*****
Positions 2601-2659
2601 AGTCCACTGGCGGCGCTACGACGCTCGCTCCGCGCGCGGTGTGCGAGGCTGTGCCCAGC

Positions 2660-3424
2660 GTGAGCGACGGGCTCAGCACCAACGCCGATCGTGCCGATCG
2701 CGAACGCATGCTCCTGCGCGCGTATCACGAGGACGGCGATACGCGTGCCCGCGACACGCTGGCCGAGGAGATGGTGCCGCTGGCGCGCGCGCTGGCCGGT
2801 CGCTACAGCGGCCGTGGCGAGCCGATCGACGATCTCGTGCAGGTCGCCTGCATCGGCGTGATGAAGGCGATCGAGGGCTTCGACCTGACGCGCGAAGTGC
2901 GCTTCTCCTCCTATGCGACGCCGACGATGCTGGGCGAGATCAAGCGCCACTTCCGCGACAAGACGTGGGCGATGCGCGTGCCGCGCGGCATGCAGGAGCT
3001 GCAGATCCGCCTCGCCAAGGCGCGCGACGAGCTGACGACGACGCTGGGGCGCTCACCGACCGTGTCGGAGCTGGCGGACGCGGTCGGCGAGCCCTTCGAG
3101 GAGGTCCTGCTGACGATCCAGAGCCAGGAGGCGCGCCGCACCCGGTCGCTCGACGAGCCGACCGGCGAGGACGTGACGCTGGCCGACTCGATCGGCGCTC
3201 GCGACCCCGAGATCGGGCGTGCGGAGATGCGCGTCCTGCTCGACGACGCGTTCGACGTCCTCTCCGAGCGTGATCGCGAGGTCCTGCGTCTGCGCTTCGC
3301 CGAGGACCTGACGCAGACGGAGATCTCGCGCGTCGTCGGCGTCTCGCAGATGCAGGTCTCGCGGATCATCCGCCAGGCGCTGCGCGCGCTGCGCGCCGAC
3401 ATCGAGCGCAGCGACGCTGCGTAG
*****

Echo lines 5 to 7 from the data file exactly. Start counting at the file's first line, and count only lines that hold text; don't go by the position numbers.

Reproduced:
2701 CGAACGCATGCTCCTGCGCGCGTATCACGAGGACGGCGATACGCGTGCCCGCGACACGCTGGCCGAGGAGATGGTGCCGCTGGCGCGCGCGCTGGCCGGT
2801 CGCTACAGCGGCCGTGGCGAGCCGATCGACGATCTCGTGCAGGTCGCCTGCATCGGCGTGATGAAGGCGATCGAGGGCTTCGACCTGACGCGCGAAGTGC
2901 GCTTCTCCTCCTATGCGACGCCGACGATGCTGGGCGAGATCAAGCGCCACTTCCGCGACAAGACGTGGGCGATGCGCGTGCCGCGCGGCATGCAGGAGCT